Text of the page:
The Mysore Dasara Parade

Mysore Dasara Jamboo Savari

Mysore Dasara Jamboo Savari

On Vijayadashami day, the Jamboo Savari – the Mysore Dasara Parade – is held on the streets of Mysore city. The original name of this procession was Jumbi Savari or going to the Banni (Shami) tree.

The Legend

According to the Mahabharata, the banni tree was used by the Pandavas to hide their weapons during the one year they lived incognito. Before any war, the kings traditionally worshipped this tree to help them emerge victorious. The elephant procession was referred to as Jumbo Savari by the British when they took over Mysore State.

The Procession- Jamboo Savari

The 5 kilometre long procession starts from the Mysore Palace and finishes at a place called Bannimantap (where the banni tree is worshipped). The idol of the Goddess Chamundeshwari is worshipped by the royal couple and other invited guests at the Mysore Palace. The idol is then placed on a golden mantapa on top of a beautifully adorned elephant and taken on the procession.

This centuries old tradition reconnects the Royal City to a bygone era. Beautifully decked out elephants, folk art performances, colourful tableaux, lively music bands, and majestic horses and camels form part of the procession to Bannimantap drawing awe from the watching crowds.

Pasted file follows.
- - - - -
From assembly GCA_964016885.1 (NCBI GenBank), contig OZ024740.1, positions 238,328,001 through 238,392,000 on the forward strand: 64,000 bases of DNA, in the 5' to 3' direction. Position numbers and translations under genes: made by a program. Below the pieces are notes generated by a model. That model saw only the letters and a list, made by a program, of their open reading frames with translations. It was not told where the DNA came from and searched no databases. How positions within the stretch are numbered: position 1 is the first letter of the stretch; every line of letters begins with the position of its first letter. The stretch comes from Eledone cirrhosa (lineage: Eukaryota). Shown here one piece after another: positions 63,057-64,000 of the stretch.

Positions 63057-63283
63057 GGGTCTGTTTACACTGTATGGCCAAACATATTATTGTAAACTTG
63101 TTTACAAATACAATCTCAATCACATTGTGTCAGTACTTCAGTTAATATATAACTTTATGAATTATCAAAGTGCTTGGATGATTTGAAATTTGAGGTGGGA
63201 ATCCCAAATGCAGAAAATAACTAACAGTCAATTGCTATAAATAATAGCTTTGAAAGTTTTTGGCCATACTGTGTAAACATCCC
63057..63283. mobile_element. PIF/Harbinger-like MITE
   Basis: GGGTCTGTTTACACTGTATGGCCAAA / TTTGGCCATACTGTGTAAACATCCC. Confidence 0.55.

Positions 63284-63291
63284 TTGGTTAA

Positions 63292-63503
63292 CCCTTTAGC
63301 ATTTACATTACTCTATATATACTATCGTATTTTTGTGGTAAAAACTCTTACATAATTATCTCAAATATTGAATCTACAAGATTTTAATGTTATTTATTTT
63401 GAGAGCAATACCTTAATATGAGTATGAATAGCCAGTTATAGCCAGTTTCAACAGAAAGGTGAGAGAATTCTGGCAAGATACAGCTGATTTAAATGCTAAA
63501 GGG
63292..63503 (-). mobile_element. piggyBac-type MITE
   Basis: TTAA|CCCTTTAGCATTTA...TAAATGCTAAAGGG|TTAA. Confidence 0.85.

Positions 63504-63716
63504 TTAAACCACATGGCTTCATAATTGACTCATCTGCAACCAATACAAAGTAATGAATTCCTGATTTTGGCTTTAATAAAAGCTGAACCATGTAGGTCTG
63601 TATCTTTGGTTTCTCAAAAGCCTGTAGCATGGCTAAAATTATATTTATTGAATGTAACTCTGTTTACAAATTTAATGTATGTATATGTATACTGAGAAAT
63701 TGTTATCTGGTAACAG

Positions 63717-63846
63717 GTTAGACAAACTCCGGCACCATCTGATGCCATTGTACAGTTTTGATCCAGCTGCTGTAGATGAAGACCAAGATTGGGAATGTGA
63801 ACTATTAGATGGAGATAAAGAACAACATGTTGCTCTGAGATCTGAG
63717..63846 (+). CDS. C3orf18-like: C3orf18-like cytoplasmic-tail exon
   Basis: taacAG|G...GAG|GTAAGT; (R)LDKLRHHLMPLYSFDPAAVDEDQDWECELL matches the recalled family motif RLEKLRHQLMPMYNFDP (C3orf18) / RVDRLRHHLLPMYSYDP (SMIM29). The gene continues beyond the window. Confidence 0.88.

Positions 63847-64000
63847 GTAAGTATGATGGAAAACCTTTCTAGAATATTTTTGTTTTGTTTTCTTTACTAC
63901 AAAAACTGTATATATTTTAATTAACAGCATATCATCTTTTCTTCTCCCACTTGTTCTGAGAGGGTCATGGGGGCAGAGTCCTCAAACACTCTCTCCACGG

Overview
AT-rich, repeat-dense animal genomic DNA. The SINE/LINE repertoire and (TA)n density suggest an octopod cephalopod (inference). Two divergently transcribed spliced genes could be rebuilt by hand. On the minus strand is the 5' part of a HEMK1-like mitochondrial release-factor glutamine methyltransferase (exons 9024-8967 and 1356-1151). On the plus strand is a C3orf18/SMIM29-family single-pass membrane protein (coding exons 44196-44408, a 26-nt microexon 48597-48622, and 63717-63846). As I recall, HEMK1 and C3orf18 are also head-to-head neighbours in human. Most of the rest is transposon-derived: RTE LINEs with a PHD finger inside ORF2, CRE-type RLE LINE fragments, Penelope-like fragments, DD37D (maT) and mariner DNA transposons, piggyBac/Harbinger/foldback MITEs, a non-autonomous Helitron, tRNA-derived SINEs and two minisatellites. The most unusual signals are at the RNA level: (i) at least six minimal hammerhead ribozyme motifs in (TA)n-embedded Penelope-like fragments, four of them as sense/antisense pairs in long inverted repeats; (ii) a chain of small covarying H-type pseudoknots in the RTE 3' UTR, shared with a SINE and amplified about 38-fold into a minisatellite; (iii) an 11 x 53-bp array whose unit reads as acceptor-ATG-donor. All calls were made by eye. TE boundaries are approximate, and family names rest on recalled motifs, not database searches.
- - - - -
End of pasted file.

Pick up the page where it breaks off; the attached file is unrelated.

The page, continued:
In recent times, the procession has also roped in paragliders to add glitz to the festivities.

The Torchlight Parade

mysore dasara torch parade. Photo source hindu.com

The Dasara celebrations culminate on the night of Vijayadashami with the Panjina Kavayatthu (torchlight parade) held at Bannimantap. The Maharaja, dressed in his riding clothes, makes an entry on horseback to the parade grounds. He is saluted by his military units. Lights would be lit up to welcome the Maharaja and his military officials. Only military units participate in this organized parade.

The original purpose of the parade was to instil confidence in the people and to showcase the military capability of the ruling king. Now the whole occasion showcases the grandeur and majesty of the erstwhile rulers and offers the people a glimpse into the history of the state.

The parade also includes an equestrian show, and a feat of acrobatics on motor bikes. The much lauded programme of the day is the laser show organized on the parade grounds. The entire parade comes to an end with the playing of the national anthem of the erstwhile Mysore state by the military band.

Also see,